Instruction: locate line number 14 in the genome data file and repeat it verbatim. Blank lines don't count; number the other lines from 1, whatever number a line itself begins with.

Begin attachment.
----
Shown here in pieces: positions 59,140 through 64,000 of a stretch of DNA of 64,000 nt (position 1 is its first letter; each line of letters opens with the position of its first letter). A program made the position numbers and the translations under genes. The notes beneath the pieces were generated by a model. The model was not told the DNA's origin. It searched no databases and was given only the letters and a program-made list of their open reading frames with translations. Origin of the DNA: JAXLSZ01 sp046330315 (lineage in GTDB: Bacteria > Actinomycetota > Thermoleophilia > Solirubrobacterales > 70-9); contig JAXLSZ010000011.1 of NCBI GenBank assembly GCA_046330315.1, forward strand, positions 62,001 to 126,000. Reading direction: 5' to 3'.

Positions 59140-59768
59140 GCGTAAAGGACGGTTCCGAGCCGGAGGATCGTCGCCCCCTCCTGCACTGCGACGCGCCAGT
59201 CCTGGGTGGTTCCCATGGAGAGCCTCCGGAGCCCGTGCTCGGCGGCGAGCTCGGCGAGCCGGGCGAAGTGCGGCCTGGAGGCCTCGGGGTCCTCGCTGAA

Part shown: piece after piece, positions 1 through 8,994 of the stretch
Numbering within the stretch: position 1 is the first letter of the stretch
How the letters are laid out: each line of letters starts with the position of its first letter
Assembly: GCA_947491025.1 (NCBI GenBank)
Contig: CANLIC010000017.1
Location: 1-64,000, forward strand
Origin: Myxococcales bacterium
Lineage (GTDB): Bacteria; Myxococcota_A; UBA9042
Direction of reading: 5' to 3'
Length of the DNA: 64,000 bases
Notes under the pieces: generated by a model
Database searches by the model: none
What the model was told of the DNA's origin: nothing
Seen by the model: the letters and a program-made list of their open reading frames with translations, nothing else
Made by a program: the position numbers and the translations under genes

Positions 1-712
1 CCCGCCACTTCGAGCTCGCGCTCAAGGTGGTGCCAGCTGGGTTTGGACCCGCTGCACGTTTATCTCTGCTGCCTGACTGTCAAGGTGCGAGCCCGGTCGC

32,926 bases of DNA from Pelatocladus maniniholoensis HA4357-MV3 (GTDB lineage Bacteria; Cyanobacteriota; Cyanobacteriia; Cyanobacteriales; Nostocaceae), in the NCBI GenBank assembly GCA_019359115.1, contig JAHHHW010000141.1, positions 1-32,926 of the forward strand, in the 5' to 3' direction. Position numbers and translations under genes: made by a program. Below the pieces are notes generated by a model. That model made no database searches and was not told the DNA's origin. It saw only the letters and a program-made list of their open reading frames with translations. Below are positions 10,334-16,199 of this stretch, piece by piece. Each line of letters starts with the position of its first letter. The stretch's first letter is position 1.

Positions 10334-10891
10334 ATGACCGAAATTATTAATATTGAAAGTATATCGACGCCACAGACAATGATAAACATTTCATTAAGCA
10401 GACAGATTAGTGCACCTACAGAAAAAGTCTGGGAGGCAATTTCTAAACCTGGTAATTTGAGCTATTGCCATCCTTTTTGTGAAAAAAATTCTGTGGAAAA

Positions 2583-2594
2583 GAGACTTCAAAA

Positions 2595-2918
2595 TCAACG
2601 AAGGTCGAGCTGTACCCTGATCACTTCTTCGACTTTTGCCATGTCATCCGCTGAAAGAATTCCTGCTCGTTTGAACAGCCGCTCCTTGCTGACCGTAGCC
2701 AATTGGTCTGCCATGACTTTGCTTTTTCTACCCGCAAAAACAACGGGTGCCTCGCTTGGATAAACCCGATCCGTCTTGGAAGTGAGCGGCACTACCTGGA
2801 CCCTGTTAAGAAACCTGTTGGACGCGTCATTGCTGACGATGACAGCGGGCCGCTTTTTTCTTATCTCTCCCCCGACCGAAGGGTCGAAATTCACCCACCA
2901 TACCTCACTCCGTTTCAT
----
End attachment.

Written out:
Length of the DNA: 64,000 bases